Liberians nervously awaited a Supreme Court ruling on Monday on the timing of a runoff presidential vote after the process was thrown into uncertainty by fraud allegations. The court is expected to rule at 10am (1000 GMT) whether to set a new date or to prolong the vote indefinitely while a legal complaint by the opposition Liberty Party is resolved. The runoff between former international footballer George Weah of the Coalition for Democratic Change (CDC) and Vice President Joseph Boakai of the governing Unity Party was originally set for November 7. But Liberty Party candidate Charles Brumskine, who came third in the first round on October 10, claims fraud and irregularities tainted the results, leading the Supreme Court to put a temporary stay on preparations.
Liberia’s Supreme Court will rule Monday on a petition asking to delay the runoff presidential election after a complaint said the National Election Commission failed to investigate claims of irregularities in the first round of the vote to replace Africa’s first elected female president. All activity to prepare for Tuesday’s runoff has been halted until the court’s decision. A delay of the vote is almost certain, as the electoral commission has said it would be hard to meet deadlines now. The court heard arguments Friday. Charles Brumskine, the Liberty Party candidate who placed third, has asked the court to grant an Oct. 27 petition to halt the runoff vote until the claims of irregularities are investigated. He argued before the packed court that the Oct. 10 first round was marked by fraud. His party petitioned the court to compel the election commission to investigate the complaints.
Liberia’s supreme court has delayed until Friday a hearing on the country’s disputed presidential election, increasing the likelihood that an impending runoff vote will be delayed. A court spokesman told AFP late Wednesday that the hearing, which will challenge the electoral commission’s handling of the first round of the elections on October 10, would not take place on Thursday as planned for procedural reasons. It will now take place on Friday at 2pm (1400 GMT), the spokesman said on Thursday. Former international footballer George Weah and incumbent Vice President Joseph Boakai face each other in the November 7 runoff. Neither gained more than 50 percent of votes in the first round.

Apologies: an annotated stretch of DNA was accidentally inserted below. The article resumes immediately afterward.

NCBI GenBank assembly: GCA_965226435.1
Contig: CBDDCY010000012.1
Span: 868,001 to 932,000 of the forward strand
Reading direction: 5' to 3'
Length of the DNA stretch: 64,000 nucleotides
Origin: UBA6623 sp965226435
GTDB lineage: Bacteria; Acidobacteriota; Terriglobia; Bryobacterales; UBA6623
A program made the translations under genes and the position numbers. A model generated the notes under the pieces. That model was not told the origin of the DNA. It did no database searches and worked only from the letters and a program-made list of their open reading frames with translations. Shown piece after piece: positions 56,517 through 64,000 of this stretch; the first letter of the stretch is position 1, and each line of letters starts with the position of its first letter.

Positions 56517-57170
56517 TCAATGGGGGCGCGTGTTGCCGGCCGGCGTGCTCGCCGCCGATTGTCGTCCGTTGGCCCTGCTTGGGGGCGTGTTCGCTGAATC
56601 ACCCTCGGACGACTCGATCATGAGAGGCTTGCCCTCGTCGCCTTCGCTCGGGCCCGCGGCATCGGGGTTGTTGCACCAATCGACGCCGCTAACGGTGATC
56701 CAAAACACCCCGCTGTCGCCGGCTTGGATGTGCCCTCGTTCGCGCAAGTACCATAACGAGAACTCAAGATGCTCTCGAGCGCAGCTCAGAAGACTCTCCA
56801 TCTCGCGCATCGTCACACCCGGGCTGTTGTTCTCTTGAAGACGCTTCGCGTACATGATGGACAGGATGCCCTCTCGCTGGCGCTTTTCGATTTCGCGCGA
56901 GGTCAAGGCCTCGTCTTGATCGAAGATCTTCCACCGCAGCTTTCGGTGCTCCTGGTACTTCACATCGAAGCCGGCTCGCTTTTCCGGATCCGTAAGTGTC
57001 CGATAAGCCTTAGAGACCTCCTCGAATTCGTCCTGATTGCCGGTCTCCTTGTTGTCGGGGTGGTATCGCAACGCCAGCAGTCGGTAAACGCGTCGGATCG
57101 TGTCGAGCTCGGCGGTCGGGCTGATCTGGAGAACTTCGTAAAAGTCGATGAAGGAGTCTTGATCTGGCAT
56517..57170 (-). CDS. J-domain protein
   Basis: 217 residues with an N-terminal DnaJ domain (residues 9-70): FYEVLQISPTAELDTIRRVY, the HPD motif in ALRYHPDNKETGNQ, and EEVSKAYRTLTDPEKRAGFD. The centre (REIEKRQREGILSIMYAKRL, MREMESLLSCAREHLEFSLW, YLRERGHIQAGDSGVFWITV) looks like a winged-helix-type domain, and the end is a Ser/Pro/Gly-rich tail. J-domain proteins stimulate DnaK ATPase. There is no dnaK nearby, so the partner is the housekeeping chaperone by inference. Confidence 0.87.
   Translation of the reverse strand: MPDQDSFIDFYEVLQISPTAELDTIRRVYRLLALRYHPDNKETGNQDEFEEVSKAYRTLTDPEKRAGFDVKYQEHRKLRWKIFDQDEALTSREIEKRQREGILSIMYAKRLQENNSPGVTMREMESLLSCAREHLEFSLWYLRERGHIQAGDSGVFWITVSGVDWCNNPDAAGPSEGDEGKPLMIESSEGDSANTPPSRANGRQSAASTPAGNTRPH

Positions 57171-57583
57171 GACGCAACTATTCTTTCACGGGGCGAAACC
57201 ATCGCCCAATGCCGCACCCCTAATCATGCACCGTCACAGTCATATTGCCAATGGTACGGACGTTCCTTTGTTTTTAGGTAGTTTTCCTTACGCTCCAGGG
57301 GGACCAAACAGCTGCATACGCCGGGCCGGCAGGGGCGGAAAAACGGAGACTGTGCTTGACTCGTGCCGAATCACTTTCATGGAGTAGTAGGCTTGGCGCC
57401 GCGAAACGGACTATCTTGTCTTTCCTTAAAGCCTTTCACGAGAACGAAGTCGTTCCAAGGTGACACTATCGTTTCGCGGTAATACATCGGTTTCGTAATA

West African leaders held mediation talks Wednesday with all sides involved in Liberia’s disputed election, following a Supreme Court announcement it would summon the country’s electoral commission to explain alleged fraud and irregularities. Liberia’s top court has reviewed a legal complaint backed by three political parties and found “constitutional issues raised” by the electoral commission’s actions during an October 10 presidential election, it said on Tuesday. A Supreme Court hearing on the issue is set for Thursday at 9am (0900 GMT). The legal complaint was lodged by the opposition Liberty Party but has the backing of the ruling Unity Party and its presidential candidate, incumbent Vice-President Joseph Boakai.
Liberia’s Supreme Court has stayed next week’s presidential run-off election until it considers a challenge to first round results by a losing candidate who has alleged fraud. Third-place finisher Charles Brumskine’s Liberty Party challenged the results of last month’s vote, which set up a Nov. 7 run-off between former soccer star George Weah and Vice President Joseph Boakai. The election is meant to usher in Liberia’s first democratic transition since 1944 after long periods of military rule and a civil war that ended in 2003. In a writ issued late on Tuesday, the court instructed Liberty Party and the National Elections Commission to file briefs by Thursday at the latest. It was unclear if the court would rule before Nov. 7.